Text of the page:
This study is to investigate corporate governance issues relating to effectiveness of the board of directors. We try to answer whether the boards play their role to oversee CEOs and replace those managers who perform poorly and also to answer if the boards are well-prepared for CEO succession after good-performed CEOs leave.. We adopt event-study methodology to discover CEO turnover effects of Taiwan listed sample firms during year 2007 through 2011 period. This paper first studies the overall viewpoint of the stock market to CEO turnovers and then tries to test if corporate operating performance prior to CEO turnovers, tenure of ex-CEO, whether the ex-CEO leaves the corporate, shareholding percentage of ex-CEO, shareholding percentage of directors and the percentage of independent directors seats influence the announcement effects of CEO turnover. We discover that financial performance prior to CEO turnover year is negative significantly related to cumulative abnormal returns (CARs). That is, stock market reacts positively to CEO turnover announcement of poorly-performed firms, reacts negatively to CEO turnover announcement of well-performed firms. Second, CEO tenure period strengthen this negative relationship between CEO turnover and CARs. That is, when ex-CEOs with longer tenure years, stock market reacts more positively to CEO turnover announcement of poorly-performed firms and reacts more negatively to CEO turnover announcement of well-performed firms. Third, especially for CEO turnover announcement of poorly-performed firms, market reacts more positively to CEO turnover announcement if ex-CEOs leave firms (vs. still stay at firm). Finally, independent directors' percentage of board seats is negatively to CARs of CEO turnover. The evidence shows the market does not believe that independent directors play a value-enhancing role in CEO turnover decisions.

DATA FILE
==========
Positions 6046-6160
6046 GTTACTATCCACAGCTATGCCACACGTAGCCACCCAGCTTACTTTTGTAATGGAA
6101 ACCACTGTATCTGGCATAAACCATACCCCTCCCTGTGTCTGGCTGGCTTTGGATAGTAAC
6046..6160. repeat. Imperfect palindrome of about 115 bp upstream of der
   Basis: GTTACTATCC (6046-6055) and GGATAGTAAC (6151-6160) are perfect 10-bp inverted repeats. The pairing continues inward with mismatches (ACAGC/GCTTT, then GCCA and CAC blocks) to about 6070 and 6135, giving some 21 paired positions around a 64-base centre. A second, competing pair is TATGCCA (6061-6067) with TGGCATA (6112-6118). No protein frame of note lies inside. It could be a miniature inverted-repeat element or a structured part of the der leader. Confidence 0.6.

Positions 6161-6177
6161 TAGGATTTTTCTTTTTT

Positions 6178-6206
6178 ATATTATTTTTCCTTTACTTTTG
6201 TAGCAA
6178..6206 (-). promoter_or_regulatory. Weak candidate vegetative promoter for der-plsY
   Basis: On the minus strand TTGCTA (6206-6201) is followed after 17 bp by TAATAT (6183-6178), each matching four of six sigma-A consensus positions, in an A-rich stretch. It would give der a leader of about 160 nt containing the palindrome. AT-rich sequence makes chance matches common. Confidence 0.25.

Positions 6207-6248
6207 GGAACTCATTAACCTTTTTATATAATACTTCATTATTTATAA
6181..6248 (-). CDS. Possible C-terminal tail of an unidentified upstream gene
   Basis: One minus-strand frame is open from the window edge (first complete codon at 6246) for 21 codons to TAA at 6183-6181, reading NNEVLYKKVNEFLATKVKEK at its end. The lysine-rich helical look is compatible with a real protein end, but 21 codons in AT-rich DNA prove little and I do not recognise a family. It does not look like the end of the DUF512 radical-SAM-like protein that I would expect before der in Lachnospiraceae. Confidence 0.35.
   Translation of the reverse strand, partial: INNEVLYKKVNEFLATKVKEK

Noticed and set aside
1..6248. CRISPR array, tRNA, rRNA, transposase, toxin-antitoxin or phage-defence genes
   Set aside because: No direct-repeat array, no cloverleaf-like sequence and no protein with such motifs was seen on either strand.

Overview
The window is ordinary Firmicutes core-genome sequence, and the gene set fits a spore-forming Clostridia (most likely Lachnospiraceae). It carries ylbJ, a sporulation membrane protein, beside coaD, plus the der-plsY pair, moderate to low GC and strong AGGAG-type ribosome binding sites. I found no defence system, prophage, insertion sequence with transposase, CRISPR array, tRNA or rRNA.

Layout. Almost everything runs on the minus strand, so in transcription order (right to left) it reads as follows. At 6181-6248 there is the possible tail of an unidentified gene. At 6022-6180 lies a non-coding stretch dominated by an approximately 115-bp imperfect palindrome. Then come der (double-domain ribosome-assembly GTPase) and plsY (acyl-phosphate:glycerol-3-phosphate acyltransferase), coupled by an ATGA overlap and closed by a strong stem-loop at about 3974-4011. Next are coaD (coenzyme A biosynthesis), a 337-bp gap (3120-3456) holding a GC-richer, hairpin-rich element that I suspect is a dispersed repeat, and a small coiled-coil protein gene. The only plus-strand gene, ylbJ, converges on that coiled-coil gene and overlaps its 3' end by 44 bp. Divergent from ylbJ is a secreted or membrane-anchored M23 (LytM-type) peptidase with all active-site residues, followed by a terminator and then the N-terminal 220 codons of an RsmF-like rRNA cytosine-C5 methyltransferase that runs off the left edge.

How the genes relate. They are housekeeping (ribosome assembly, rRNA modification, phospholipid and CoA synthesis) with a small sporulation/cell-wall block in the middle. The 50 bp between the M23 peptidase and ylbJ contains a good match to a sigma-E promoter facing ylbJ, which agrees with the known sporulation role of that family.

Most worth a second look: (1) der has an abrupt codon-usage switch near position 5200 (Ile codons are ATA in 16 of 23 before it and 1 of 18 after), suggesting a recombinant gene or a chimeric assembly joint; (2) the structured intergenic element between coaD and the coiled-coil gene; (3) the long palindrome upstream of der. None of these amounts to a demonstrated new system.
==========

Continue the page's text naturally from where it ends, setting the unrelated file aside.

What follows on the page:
Annual International Conference on Accounting & Finance, 128-134